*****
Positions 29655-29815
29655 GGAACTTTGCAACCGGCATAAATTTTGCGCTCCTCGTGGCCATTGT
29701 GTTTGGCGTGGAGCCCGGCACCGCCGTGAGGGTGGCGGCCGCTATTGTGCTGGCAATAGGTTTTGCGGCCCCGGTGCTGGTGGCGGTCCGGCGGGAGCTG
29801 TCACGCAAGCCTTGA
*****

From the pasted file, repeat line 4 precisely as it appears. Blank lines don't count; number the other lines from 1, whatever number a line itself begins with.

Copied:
29801 TCACGCAAGCCTTGA